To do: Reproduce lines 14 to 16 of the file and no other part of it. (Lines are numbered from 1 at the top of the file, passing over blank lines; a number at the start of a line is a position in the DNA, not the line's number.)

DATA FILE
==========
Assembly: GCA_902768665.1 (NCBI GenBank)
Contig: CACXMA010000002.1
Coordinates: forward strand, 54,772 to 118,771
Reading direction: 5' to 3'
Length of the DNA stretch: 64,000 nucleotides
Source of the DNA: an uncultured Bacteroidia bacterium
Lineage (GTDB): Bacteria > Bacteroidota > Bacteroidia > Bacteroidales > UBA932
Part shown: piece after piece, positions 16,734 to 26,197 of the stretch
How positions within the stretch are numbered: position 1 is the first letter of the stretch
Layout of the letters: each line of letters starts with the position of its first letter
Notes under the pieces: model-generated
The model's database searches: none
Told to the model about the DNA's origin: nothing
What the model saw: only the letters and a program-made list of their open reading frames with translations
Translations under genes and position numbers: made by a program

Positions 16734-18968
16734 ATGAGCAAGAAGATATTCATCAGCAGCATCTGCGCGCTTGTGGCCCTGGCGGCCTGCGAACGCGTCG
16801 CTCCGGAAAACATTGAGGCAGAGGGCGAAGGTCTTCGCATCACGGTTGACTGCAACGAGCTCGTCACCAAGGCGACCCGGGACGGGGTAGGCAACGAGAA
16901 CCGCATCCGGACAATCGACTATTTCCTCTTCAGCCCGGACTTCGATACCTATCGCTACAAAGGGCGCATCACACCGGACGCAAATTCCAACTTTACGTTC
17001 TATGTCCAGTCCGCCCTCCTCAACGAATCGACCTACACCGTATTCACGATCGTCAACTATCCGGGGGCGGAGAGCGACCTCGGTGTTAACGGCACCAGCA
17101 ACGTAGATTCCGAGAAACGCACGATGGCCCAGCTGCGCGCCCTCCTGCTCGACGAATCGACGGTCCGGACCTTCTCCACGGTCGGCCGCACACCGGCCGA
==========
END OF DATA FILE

What the model saw: only the letters and a program-made list of their open reading frames with translations
Translations under genes and position numbers: made by a program

Positions 16734-18968